There is thus provided, in accordance with a preferred embodiment of the present invention, a device for mechanically cleaning the surface of the root of the human tongue including a cleaning head configured for entry between the soft palate and the surface of the human tongue root, and having abrasive means for mechanically removing pathological microorganisms from the surface of the tongue root, and a handle connected to the cleaning head for the manipulation thereof, wherein the device has an overall maximum height at the cleaning head of no more than approximately 15 mm, and wherein the cleaning head is concavely bent.
Additionally in accordance with the present invention, the device is characterized by one or more of the following:
the ratio of the width of said cleaning head to the overall height of said device at the cleaning head is greater than 1.0; and
the ratio of the width of said cleaning head to the length thereof is greater than 0.5, and preferably no less than 1.0.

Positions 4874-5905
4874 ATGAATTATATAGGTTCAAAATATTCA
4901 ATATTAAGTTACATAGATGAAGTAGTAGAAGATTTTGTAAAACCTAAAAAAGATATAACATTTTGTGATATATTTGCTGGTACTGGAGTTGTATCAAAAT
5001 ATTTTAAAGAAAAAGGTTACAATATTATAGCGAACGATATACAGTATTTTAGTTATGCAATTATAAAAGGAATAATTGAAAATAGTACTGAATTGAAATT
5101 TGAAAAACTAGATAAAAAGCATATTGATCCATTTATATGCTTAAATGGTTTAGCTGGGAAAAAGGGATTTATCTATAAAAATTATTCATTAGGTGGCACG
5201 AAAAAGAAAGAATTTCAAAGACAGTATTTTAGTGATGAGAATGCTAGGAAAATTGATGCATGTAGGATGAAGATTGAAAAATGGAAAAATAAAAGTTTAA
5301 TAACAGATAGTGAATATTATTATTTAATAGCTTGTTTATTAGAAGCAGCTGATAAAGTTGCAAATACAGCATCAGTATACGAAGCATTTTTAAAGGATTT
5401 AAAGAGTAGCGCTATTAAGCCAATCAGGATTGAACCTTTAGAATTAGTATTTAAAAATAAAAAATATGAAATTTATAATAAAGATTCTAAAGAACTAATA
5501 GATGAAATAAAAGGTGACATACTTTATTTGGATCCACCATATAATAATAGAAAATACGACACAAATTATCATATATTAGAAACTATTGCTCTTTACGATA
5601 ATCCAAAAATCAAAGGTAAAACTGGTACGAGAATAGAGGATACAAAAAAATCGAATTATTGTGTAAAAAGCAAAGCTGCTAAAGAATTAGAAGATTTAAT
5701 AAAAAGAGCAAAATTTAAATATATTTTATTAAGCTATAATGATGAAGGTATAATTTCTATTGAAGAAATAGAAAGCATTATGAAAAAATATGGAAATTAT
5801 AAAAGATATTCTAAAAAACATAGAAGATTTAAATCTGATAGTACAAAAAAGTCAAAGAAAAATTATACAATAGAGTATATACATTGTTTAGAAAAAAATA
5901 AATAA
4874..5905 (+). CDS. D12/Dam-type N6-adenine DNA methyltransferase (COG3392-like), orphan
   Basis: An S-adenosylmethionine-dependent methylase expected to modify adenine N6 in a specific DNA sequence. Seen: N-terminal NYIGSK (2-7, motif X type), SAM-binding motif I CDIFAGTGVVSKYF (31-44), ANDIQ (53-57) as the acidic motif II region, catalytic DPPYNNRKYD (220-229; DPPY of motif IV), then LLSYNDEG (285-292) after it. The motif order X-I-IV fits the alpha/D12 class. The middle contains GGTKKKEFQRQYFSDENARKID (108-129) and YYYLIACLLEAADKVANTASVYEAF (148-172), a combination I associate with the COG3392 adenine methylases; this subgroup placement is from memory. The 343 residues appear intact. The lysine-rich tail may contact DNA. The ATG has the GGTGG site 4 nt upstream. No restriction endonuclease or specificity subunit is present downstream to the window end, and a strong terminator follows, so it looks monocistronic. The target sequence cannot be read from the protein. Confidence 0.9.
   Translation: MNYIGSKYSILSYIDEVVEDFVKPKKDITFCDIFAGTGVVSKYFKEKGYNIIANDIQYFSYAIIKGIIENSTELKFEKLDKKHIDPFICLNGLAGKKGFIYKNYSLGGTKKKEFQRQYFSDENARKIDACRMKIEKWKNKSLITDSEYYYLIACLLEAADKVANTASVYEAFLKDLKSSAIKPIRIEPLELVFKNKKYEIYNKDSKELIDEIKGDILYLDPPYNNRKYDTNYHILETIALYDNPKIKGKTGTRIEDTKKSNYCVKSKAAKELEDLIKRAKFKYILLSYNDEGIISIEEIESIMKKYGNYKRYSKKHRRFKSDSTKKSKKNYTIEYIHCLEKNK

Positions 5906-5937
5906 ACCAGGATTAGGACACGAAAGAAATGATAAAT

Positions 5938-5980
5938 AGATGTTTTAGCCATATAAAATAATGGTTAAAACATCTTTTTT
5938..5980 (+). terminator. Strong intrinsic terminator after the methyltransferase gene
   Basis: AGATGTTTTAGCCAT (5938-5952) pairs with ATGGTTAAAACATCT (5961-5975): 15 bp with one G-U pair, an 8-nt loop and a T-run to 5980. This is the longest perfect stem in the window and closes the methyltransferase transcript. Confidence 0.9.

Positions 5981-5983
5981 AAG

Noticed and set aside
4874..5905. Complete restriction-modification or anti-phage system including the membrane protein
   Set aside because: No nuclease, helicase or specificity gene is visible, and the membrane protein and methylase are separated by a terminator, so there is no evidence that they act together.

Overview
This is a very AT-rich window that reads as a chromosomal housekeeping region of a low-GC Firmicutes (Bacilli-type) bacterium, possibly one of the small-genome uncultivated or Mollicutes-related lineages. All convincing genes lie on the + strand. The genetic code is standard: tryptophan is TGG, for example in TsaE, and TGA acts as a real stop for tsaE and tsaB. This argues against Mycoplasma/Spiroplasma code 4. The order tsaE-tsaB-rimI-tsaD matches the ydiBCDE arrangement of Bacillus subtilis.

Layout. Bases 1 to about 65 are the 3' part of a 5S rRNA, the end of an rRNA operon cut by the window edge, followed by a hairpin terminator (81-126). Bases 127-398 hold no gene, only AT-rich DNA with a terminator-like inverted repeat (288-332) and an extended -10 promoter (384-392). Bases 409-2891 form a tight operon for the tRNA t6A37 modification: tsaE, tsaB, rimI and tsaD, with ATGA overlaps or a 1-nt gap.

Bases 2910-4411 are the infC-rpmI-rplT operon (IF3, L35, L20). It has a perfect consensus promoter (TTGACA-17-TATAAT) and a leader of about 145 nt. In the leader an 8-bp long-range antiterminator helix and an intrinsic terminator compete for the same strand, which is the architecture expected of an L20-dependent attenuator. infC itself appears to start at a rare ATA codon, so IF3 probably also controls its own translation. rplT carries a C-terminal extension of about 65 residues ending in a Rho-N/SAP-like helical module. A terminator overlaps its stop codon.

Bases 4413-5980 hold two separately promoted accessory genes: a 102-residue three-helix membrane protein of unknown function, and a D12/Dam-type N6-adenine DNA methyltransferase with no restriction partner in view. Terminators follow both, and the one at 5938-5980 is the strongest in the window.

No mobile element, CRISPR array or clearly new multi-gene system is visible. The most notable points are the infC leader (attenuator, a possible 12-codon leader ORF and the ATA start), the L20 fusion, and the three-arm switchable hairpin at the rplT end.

Typically, the width of the cleaning head is in the range 2.0-5.0 cm, and, preferably, 3.0 to 4.0 cm.
Further in accordance with the present invention, the cleaning head also includes a base portion, and the abrasive means is attached thereto and includes a plurality of brush filaments extending transversely from the base, a sponge, or a plurality of bristle members extending transversely from the base.
Preferably, the handle includes a generally flat, guide portion located such that when the abrasive means is located in engagement with the tongue root, the guide portion is positioned between the lips of the user when they are in a rest position.
The present invention will be further understood and appreciated from the following detailed description, taken in conjunction with the drawings, in which: